Mmmmm, can you smell that? No? Imagine this scene: you’ve just spent a few hours hiking in the woods, dead leaves crunching under your feet. It’s a brisk fall day, and a cool wind has been blowing in your face. You return home with rosy cheeks, ready for a bite to eat. When you push open the door, you’re met by a cozy feeling of warmth, and a few seconds later a sweet, spicy fragrance tantalizes your nostrils: a welcoming aroma is wafting from the kitchen. Your nose guides you to the luscious pumpkin pie that’s waiting just for you, and you cut yourself a slice (or two)…
Unfortunately, we’re much more at home cooking up cosmetics than culinary creations, but with a little creativity (and a big sweet tooth, we admit), it’s possible to combine the two. Here’s a recipe for “pumpkin pie” soap for you to make and share with your friends and family.
- A silicone loaf mold
- 3 900 ml measuring funnel pitchers
- Protective clothing
- Immersion blender
|Caustic solution||Solid oils and butters|
Steps to follow
First of all, take a few minutes to read these safety precautions for using lye.
Put on your gloves, your safety goggles, and your apron. Clear your workspace, shoo away the children and the animals, and get started!
1. Using a scale, weigh the lye (sodium hydroxide, NaOH) and the water (don’t measure by volume). Slowly add the lye to the water, being careful not to spill any. Stir until the liquid becomes clear again. Set the mixture aside until it returns to room temperature. This can take an hour or two. Ideally, this mixture should be prepared ahead of time: the day or the morning before.
2. Weigh and measure all the ingredients.
3. In the double boiler, melt the solid oils. Pour the liquid oils into a container. Add the melted solid oils to the liquid oils and mix. Let cool.
4. In the double boiler again, melt the shea butter and the mango butter. This will be the superfat oil.
5. In a measuring cup, mix the titanium dioxide with a teaspoon of superfat oil. Set aside.
6. Once the lye mixture has cooled to room temperature, add it to the oil mixture and blend with a mixing arm until you reach light trace. Add the superfat and mix again.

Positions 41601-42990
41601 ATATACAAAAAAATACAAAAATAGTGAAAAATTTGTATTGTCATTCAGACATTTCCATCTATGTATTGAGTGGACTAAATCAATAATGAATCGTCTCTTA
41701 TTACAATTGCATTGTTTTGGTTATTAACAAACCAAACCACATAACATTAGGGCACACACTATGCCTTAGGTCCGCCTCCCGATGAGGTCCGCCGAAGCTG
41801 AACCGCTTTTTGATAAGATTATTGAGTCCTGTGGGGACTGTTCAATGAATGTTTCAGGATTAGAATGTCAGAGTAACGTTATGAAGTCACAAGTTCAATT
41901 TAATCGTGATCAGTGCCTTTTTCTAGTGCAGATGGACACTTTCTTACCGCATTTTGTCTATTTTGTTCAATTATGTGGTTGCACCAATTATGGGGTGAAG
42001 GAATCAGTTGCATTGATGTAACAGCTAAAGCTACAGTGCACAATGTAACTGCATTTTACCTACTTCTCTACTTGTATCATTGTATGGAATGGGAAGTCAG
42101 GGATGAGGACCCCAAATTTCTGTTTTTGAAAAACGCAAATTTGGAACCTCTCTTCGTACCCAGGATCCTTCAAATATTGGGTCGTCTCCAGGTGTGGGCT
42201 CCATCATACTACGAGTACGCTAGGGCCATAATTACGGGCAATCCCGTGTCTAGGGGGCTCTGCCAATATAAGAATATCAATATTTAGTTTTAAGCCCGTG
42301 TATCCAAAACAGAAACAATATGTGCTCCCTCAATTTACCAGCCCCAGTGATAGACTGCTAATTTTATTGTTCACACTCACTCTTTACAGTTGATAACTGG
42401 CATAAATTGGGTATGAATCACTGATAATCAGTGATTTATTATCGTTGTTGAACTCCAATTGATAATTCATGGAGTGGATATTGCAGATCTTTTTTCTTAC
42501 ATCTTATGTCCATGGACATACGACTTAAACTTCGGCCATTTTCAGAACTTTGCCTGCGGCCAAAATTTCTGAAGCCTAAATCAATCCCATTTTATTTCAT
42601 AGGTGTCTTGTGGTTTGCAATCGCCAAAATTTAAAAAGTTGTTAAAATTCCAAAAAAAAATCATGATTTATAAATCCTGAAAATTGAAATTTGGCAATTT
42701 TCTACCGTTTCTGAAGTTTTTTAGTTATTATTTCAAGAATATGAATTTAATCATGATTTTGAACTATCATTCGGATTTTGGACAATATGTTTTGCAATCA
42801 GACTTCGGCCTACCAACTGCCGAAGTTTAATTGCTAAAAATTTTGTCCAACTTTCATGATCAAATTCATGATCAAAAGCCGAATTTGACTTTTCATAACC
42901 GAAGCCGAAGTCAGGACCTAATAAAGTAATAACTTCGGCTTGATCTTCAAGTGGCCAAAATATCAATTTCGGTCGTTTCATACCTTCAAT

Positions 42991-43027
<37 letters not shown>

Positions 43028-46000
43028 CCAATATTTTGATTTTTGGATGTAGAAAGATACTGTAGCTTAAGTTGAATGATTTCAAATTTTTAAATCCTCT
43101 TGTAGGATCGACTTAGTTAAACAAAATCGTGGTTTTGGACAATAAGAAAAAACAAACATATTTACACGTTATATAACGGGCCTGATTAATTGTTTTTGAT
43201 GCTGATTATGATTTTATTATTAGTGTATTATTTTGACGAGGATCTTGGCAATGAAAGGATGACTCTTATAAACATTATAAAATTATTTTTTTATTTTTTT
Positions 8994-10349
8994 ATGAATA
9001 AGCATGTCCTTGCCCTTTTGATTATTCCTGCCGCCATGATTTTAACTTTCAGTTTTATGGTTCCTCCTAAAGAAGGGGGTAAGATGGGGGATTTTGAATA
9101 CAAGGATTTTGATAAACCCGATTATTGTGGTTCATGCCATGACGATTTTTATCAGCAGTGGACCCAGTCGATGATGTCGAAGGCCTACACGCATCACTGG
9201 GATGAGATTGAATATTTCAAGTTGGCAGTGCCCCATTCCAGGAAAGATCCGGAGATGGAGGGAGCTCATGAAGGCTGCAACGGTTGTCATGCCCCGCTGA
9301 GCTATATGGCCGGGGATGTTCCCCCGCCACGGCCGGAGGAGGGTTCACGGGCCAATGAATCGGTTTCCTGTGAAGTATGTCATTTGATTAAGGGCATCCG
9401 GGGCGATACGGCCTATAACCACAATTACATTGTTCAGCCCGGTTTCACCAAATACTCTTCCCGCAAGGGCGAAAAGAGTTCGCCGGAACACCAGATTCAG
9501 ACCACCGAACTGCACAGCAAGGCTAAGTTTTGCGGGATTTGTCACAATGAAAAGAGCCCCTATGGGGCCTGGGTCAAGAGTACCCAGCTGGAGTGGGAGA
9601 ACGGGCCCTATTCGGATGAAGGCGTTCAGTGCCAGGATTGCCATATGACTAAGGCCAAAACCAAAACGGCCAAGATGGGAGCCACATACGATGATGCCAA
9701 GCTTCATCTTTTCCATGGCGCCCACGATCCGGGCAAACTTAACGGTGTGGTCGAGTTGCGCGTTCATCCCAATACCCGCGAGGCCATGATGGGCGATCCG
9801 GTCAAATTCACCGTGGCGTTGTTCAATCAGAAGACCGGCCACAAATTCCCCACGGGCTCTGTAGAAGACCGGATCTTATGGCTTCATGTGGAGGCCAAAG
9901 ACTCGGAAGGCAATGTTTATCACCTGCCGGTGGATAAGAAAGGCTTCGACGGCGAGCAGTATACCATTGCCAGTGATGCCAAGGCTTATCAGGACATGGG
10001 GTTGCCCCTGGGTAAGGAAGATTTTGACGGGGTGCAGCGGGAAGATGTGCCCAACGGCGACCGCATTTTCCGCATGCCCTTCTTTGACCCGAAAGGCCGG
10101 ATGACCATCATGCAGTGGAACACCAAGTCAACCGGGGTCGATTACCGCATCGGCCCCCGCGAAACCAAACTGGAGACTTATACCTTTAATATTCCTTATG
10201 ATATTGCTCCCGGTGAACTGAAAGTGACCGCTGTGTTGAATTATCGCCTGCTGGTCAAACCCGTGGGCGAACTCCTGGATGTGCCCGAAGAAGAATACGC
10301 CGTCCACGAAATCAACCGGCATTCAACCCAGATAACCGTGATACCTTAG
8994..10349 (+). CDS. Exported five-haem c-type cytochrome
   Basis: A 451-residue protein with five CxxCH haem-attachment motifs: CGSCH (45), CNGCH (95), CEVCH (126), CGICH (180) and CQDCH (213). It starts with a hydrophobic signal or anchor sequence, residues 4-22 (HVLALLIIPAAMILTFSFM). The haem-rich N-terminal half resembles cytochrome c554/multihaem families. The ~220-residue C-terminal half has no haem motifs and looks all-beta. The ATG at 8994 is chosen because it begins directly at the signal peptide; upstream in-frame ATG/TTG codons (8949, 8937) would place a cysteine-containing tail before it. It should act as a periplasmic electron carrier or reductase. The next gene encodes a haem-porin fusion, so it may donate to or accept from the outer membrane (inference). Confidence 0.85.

7. Separate the mixture into two measuring cups: about 500 ml in one and about 700ml in the other
In the cup with 500 ml, add the diluted titanium dioxide (step 5). Stir using the mixing arm. In the cup with 700 ml, add the pumpkin purée and stir. You’ll have to work quickly with this mixture because the pumpkin purée speeds up trace.
8. In a small container, mix the essential oils and the aromatic essences. Pour half of this fragrance blend into the cup containing 700 ml (the one with the pumpkin purée) and mix. Fill half of the soap mould with this mixture, setting a little aside for step 10.
9. Add the other half of the fragrance blend to the other measuring cup (the one with the titanium dioxide) and mix. Pour part of this mixture into the mould to create a light marbling effect. Set aside a small amount for the top layer.
10. Pour in the remaining pumpkin mixture and marble lightly using the stem of the thermometer.
11. Add the ground cloves to the remaining titanium dioxide mixture and stir. Use a spatula to help you pour it into the mould.
12. Lightly tap the mould on the table to make sure it is firmly packed. Place a row of anis star pods along the top. When cut, each slice of soap will have a star.
13. After a few seconds, when the soap has begun to harden, use the end of the thermometer to create a raised design.
14. Leave to harden for 24 hours, then slice the soap, making sure there is a star on each bar. Allow to cure in a dry place for four weeks.
Wrap it up, give it away, and enjoy!